NEW YORK - Dramatic videos show major flash flooding in the New York City area caused by torrential rain from the remnants of Hurricane Ida, which resulted in several deaths across the region, halted subways and sent the city into a state of emergency.
At least 26 deaths were reported across the Northeast as the relentless rain caused flooding throughout the region. Video captured by New York City residents showed floodwaters pouring into the city’s underground subway system.
New York transit authorities said multiple trains were disrupted due to "excessive water" entering the station.
Streets in Brooklyn resembled waterways in a video shared late Wednesday, which shows vehicles attempting to drive through deep floodwaters and people wading through it.
Another video, recorded on New York’s Upper East Side, shows major flooding along the FDR highway. Cars and emergency vehicles can be seen attempting to drive through the high water.
At least 12 people died in New York City, police said, one of them in a car and eight in flooded basement apartments that often serve as relatively affordable homes in one of the nation’s most expensive housing markets.
Officials said at least eight died in New Jersey and three in Pennsylvania's suburban Montgomery County; one was killed by a falling tree, one drowned in a car and another in a home.
An on-duty state trooper in Connecticut was swept away in his cruiser and later taken to a hospital, state police and local authorities said.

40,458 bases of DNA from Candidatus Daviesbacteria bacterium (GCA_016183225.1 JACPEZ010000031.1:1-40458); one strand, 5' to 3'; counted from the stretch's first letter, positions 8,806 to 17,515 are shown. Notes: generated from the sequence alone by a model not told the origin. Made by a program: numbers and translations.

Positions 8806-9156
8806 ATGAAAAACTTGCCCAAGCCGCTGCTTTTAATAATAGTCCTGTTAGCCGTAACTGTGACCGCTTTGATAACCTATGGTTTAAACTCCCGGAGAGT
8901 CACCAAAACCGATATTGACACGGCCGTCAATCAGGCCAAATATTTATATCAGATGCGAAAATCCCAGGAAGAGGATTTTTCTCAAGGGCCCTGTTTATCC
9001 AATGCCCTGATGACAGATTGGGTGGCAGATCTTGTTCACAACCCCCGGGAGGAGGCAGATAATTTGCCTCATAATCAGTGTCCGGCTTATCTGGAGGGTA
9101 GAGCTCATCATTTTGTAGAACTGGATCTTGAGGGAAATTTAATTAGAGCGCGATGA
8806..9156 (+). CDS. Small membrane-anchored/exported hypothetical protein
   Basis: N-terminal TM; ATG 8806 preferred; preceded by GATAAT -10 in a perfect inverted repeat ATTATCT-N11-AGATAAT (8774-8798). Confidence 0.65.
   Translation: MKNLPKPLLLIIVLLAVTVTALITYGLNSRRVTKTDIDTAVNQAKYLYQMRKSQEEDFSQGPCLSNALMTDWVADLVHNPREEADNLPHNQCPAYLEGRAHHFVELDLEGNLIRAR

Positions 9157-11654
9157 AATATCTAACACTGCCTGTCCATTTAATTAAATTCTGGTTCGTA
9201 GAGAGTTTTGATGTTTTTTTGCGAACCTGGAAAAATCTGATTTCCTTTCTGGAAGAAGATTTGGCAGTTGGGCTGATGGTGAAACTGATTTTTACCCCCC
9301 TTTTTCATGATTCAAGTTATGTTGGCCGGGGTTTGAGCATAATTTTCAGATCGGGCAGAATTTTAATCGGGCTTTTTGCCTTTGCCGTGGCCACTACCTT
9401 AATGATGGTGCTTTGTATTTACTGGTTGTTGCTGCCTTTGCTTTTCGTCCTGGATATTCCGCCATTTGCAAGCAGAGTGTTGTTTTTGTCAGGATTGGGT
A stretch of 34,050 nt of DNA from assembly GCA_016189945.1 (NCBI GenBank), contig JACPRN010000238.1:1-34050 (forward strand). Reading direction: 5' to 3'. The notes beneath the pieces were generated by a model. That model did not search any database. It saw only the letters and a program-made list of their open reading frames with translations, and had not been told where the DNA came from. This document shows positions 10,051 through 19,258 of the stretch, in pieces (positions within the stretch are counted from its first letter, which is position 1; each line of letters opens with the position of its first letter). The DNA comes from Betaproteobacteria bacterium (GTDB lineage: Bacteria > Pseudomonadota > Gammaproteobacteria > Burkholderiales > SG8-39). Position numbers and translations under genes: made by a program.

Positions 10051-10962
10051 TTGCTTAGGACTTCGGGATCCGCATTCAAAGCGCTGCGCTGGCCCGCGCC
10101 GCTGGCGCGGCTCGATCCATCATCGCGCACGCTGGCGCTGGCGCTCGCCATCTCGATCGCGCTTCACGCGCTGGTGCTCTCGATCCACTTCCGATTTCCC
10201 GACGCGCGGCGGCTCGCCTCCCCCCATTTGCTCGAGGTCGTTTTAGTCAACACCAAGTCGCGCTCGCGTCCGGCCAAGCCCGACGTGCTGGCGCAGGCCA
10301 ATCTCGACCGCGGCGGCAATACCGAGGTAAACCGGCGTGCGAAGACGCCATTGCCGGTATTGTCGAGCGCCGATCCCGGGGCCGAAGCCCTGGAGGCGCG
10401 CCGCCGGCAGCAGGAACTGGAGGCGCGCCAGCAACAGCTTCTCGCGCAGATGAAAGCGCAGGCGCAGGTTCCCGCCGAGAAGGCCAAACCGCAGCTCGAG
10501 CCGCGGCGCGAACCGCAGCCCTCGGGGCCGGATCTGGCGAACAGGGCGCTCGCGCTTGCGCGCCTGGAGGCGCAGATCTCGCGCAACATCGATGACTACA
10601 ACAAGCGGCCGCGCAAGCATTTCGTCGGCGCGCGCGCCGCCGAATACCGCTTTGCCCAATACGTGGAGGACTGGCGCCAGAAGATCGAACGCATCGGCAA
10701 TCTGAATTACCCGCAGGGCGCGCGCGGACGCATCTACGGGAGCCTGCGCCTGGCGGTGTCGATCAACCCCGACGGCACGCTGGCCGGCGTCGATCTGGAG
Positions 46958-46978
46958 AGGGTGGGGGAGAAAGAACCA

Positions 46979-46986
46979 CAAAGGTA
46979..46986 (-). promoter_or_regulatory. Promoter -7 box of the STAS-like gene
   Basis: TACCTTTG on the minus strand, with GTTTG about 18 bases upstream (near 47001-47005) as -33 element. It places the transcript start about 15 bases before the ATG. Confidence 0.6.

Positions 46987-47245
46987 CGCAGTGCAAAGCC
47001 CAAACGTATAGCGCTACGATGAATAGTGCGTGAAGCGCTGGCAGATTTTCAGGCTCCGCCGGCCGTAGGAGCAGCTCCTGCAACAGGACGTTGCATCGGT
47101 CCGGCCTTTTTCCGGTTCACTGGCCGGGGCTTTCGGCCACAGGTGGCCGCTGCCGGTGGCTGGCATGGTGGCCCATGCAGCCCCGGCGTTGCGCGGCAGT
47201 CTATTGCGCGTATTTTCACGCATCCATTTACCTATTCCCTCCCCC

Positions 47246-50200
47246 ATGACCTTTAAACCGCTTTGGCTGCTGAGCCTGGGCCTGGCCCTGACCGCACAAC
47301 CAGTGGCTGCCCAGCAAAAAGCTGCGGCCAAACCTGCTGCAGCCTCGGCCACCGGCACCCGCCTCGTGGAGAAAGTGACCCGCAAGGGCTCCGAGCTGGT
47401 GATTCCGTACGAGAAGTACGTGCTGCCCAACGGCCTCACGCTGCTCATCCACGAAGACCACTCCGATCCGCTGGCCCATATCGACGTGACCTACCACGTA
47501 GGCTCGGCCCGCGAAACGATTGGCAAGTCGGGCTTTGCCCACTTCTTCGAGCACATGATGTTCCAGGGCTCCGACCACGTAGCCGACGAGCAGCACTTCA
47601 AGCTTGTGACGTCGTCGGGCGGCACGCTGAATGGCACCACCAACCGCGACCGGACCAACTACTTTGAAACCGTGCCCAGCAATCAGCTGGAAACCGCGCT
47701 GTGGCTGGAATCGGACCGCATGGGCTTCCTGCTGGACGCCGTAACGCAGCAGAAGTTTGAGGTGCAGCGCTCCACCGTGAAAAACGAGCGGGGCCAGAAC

"We’re enduring an historic weather event tonight with record-breaking rain across the city, brutal flooding and dangerous conditions on our roads," New York Mayor Bill de Blasio said while declaring a state of emergency in New York City.
RELATED: Rainfall totals in NY, NJ, and CT
Gov. Kathy Hochul declared a state of emergency for New York state. Gov. Phil Murphy also declared a state of emergency in all of New Jersey’s 21 counties, urging people to stay off the flooded roads.
The National Weather Service office in New York declared its first-ever set of flash flood emergencies in the region Wednesday night, an alert level that is reserved for "exceedingly rare situations when a severe threat to human life and catastrophic damage from a flash flood is happening or will happen soon."
Ida, which made landfall on Sunday as a Category 4 hurricane with some of the strongest winds ever to slam Louisiana, is estimated to have caused billions in damage.
Its aftermath left more than a million customers without power in Louisiana and Mississippi and also left behind destruction and flooding. On Friday, the White House announced that President Joe Biden will travel to New Orleans to survey storm damage and meet with state and local leaders from impacted communities.
The National Weather Service had predicted flooding from what remained of Hurricane Ida, saying steep terrain and even city streets were particularly vulnerable to a band of severe weather that extended to Massachusetts, where tornado warnings were issued early Thursday.
The Associated Press contributed to this story. It was reported from Los Angeles and Cincinnati.